Uncle Scrooge and Donald Duck: The Richest Duck in the World – The Don Rosa Library Vol. 5

Writer / Artist
Uncle Scrooge and Donald Duck: The Richest Duck in the World – The Don Rosa Library Vol. 5
Don Rosa vol 5 The Richest Duck in the World review
  • North American Publisher / ISBN: Fantagraphics Books - 978-1-60699-927-1
  • Volume No.: 5
  • Release date: 2016
  • UPC: 9781606999271
  • Contains adult content?: no
  • Does this pass the Bechdel test?: no
  • Positive minority portrayal?: no
  • CATEGORIES: All-Ages, Biography, Humour

Another wonderful selection of Don Rosa’s work features all but one of the stories as full length, five of them concluding ‘The Life and Times of Scooge McDuck’, and two commissioned by Norwegian publishers to commemorate special events in their country.

While the earlier biographical chapters were excellent, these five are even better because Rosa switches the mood so often. The previous tales were almost all adventure strips as Scrooge travelled the world earning experience, whereas these encompass adventure alongside the knockabout comedy of Scrooge returning to Scotland, and the nearest Disney get to horror as he’s tracked by a zombie. The opening chapter sees Scrooge strike it lucky when gold mining in the Yukon, a period Rosa had visited before, and will do again. The “goose egg nugget” as seen in the sample art is the foundation of Scrooge’s fortune, and is unearthed in the final biographical chapter set in the 19th century. Rosa flits through the years faster from this point as he gradually reduces Scrooge from the triumphant miner to the sourpuss skinflint Donald Duck first met in the Carl Barks story ‘Christmas on Bear Mountain’. The alienation of his family in favour of earning more money he doesn’t need is brutal, but Barks gives his saga a form of upbeat ending by connecting his final story with that Barks introduction. The Life and Times of Scrooge McDuck has previously been available in single volume editions.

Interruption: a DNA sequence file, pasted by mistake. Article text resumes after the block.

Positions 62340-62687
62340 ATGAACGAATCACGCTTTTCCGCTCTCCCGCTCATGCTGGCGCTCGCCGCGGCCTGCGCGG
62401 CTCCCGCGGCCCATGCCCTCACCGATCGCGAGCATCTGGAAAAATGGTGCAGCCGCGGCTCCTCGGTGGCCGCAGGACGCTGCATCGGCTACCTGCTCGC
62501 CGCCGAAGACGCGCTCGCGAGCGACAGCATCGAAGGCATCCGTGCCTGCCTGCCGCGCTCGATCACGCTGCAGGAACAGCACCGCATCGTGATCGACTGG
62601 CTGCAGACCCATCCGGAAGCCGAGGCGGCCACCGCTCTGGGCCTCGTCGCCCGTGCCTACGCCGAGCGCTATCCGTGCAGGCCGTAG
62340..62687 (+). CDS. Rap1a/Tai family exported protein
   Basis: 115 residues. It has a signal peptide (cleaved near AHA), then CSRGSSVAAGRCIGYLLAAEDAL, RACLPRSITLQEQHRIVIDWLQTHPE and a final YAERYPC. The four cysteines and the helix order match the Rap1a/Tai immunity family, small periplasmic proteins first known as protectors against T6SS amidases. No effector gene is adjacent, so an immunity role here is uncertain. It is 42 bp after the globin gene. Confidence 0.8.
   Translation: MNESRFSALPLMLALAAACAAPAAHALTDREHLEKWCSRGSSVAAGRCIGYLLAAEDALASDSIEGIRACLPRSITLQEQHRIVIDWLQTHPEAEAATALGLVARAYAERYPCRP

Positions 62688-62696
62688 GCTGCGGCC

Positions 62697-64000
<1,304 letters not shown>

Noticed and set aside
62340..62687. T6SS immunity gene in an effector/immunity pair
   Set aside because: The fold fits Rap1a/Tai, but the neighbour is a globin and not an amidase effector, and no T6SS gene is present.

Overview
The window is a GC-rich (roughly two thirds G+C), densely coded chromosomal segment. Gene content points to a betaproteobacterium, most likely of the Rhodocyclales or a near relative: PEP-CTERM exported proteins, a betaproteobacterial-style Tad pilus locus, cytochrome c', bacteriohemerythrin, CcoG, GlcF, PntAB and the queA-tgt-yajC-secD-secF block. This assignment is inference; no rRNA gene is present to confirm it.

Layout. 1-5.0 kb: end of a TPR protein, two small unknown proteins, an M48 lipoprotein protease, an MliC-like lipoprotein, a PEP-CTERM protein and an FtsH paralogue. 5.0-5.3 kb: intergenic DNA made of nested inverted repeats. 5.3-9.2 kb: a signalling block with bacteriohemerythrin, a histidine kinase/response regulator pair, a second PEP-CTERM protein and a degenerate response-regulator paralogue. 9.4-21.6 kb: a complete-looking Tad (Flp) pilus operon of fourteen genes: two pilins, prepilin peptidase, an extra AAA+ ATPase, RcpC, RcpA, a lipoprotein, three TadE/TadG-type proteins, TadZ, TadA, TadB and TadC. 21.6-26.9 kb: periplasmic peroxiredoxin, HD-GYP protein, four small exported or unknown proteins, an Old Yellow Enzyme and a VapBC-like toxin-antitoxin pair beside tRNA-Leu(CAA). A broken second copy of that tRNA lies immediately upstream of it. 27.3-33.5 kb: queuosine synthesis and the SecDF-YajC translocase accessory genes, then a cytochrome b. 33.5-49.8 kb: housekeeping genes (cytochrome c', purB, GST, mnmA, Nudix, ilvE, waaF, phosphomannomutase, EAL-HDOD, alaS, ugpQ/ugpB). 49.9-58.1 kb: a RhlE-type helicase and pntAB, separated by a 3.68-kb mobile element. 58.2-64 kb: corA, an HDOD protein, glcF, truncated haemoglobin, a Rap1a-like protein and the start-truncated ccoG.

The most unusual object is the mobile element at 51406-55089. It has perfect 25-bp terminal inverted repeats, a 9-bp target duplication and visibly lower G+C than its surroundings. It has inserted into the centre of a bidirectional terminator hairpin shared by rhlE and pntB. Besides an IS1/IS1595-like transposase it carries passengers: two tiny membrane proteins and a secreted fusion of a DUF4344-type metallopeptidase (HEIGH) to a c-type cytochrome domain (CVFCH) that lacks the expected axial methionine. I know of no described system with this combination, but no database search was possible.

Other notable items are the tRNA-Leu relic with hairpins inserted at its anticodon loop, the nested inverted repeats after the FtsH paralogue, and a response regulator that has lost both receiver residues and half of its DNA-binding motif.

‘Guardians of the Lost Library’, was produced to tie in with Norway promoting the value of books for a year in 1993, and Rosa’s not that keen on it. His points are valid, that it’s too much a travelogue without enough consideration of featuring jokes and adventure. On the other hand, it’s hardly a bad story, where the plot leads is excellent and some of the jokes are very good.

With the previous volume and most of this concentrating on Scrooge’s life story, Donald barely appears, but is the star of this collection’s single short strip, as he challenges Gladstone to become Duckburg’s representative at the Winter Olympics. Rosa’s notes again reveal he’s rather hard on the strip. He’s right that some of the jokes are obvious, but there are excellent aspects, such as how he manages to subvert Gladstone’s astonishing luck, yet remain true to his character, and the staging of the jokes. The art, as ever, is far better than Rosa thinks and there’s good use of funny wildlife, from a fish stuck in a magnet to a cameo for a lemming with a locket.

Moving beyond the stories, this collection is packed with cover reproductions, other illustrations, story roughs, and Rosa’s copious and enthusiastic comments, notably on how he constructed Donald and Scrooge’s family tree. However, this is the first time in the series that production issues have intruded. The established format calls for Rosa’s stories to see print in the order they were first published. Unfortunately, sticking rigidly to that as a matter of editorial choice interrupts the flow of ‘Life and Times’ by the other stories intruding between the chapters. In this instance, couldn’t they have been bumped to the back of the book with an explanatory note?

Scrooge’s biography might be complete in twelve chapters here and in the previous Last of the Clan McDuck, but Rosa was unable to resist further glimpses at Scrooge’s past, and the first of them can be found in The Universal Solvent.